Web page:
Integrins are a family of transmembrane glycoproteins that can interact with components of the extracellular matrix. The α4β1 and α4β7 integrins are heterodimeric leukocyte cell surface molecules critical to their cell and matrix adhesive interactions. Evidence for a central role for the α4 integrins in leukocyte pathophysiology in the lung is well documented. In this study, we tested the hypothesis that neutralizing antibody for integrin α4 (PS2) may reduce bleomycin (BL)-induced lung fibrosis in vivo. Male C57BL/6 mice were injected intratracheally with saline (SA) or BL (0.08 U/mouse) followed by intraperitoneal injection of SA, isotype control antibody (1E6), or PS2 (100 μg) three times a week. Twenty-one days after the intratracheal instillation, mice were killed for bronchoalveolar lavage (BAL), biochemical, histopathological, and immunohistological analyses. Treatment with PS2 significantly reduced BL-induced increases in lung lipid peroxidation and hydroxyproline content. Lung histopathology also showed reduced fibrotic lesions in the BL-treated lungs by treatment with PS2. BL-treated mouse lungs also showed induction of cells with the myofibroblast phenotype, as indicated by the increased expression of α-smooth muscle actin (αSMA), whereas treatment with PS2 minimized the BL-induced αSMA expression. Furthermore, treatment with PS2 reduced the BL-induced increase in the BAL total cell number, and attenuated the BL-induced increase in the BAL protein level. It is concluded that integrin α4 may play an important role in BL-induced pulmonary fibrosis, and the use of anti-α4 antibody offers therapeutic antifibrotic potential in vivo. (C) 2000 Elsevier Science Inc.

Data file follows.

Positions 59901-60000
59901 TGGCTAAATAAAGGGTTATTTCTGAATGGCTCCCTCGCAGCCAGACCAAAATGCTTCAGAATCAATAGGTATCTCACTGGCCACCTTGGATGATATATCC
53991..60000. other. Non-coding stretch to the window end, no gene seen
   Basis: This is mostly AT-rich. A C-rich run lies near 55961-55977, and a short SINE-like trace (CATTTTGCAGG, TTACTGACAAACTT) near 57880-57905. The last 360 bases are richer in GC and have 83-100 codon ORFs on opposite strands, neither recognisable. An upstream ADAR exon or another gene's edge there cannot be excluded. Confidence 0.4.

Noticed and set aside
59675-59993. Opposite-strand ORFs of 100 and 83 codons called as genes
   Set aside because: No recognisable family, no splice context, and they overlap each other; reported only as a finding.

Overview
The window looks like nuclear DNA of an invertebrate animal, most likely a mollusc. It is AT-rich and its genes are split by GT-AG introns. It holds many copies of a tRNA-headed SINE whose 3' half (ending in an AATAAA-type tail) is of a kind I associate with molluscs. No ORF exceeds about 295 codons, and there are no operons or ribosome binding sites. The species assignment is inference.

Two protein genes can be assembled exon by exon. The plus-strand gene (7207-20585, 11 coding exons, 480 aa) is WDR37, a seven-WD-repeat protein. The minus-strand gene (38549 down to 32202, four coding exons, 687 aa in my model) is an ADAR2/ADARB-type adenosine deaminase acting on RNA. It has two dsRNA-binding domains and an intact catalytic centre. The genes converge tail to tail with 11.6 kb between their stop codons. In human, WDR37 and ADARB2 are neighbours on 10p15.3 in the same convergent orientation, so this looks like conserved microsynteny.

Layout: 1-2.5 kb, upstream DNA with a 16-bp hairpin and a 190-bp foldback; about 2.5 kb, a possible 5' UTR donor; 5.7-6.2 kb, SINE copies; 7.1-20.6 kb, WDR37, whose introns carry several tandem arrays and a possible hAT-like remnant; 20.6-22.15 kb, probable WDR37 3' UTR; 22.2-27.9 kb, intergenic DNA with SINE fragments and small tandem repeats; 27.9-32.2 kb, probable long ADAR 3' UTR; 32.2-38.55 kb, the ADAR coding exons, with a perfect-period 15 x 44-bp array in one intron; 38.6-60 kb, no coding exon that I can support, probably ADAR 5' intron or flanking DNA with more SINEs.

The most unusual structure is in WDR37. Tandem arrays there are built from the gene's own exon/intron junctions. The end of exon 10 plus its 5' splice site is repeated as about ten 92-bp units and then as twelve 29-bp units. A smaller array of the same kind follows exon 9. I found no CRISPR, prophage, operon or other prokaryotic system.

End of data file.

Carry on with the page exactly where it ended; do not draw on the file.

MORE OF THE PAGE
- Lung fibrosis
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